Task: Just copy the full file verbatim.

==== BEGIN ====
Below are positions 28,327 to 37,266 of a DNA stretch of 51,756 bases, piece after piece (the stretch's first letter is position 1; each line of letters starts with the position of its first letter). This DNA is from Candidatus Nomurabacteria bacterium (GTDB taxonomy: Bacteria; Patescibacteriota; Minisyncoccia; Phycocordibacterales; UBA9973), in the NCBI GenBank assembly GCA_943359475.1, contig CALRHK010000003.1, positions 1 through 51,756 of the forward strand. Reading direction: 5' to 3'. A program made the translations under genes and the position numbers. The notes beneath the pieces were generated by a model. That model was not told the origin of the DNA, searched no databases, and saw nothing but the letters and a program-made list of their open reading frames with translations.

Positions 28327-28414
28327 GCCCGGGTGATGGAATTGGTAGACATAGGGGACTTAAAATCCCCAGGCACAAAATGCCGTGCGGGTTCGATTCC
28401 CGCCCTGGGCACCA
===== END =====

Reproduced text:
Below are positions 28,327 to 37,266 of a DNA stretch of 51,756 bases, piece after piece (the stretch's first letter is position 1; each line of letters starts with the position of its first letter). This DNA is from Candidatus Nomurabacteria bacterium (GTDB taxonomy: Bacteria; Patescibacteriota; Minisyncoccia; Phycocordibacterales; UBA9973), in the NCBI GenBank assembly GCA_943359475.1, contig CALRHK010000003.1, positions 1 through 51,756 of the forward strand. Reading direction: 5' to 3'. A program made the translations under genes and the position numbers. The notes beneath the pieces were generated by a model. That model was not told the origin of the DNA, searched no databases, and saw nothing but the letters and a program-made list of their open reading frames with translations.

Positions 28327-28414
28327 GCCCGGGTGATGGAATTGGTAGACATAGGGGACTTAAAATCCCCAGGCACAAAATGCCGTGCGGGTTCGATTCC
28401 CGCCCTGGGCACCA